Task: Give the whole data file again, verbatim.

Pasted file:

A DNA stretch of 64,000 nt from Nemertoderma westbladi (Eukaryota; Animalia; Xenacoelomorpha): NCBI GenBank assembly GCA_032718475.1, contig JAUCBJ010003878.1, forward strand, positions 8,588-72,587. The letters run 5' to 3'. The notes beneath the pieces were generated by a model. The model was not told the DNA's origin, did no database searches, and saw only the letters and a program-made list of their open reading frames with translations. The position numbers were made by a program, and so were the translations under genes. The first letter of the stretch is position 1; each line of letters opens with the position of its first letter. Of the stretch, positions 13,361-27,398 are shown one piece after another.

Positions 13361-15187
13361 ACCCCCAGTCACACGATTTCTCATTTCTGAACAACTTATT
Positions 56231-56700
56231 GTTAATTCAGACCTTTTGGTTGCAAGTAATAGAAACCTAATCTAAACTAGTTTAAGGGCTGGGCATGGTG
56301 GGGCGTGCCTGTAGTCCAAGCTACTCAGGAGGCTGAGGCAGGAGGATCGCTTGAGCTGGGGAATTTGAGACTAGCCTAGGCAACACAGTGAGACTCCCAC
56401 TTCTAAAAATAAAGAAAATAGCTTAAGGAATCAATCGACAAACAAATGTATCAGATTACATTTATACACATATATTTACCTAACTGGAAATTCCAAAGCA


A DNA stretch of 64,000 nt from Nemertoderma westbladi (Eukaryota; Animalia; Xenacoelomorpha): NCBI GenBank assembly GCA_032718475.1, contig JAUCBJ010003878.1, forward strand, positions 8,588-72,587. The letters run 5' to 3'. The notes beneath the pieces were generated by a model. The model was not told the DNA's origin, did no database searches, and saw only the letters and a program-made list of their open reading frames with translations. The position numbers were made by a program, and so were the translations under genes. The first letter of the stretch is position 1; each line of letters opens with the position of its first letter. Of the stretch, positions 13,361-27,398 are shown one piece after another.

Positions 13361-15187
13361 ACCCCCAGTCACACGATTTCTCATTTCTGAACAACTTATT
Positions 56231-56700
56231 GTTAATTCAGACCTTTTGGTTGCAAGTAATAGAAACCTAATCTAAACTAGTTTAAGGGCTGGGCATGGTG
56301 GGGCGTGCCTGTAGTCCAAGCTACTCAGGAGGCTGAGGCAGGAGGATCGCTTGAGCTGGGGAATTTGAGACTAGCCTAGGCAACACAGTGAGACTCCCAC
56401 TTCTAAAAATAAAGAAAATAGCTTAAGGAATCAATCGACAAACAAATGTATCAGATTACATTTATACACATATATTTACCTAACTGGAAATTCCAAAGCA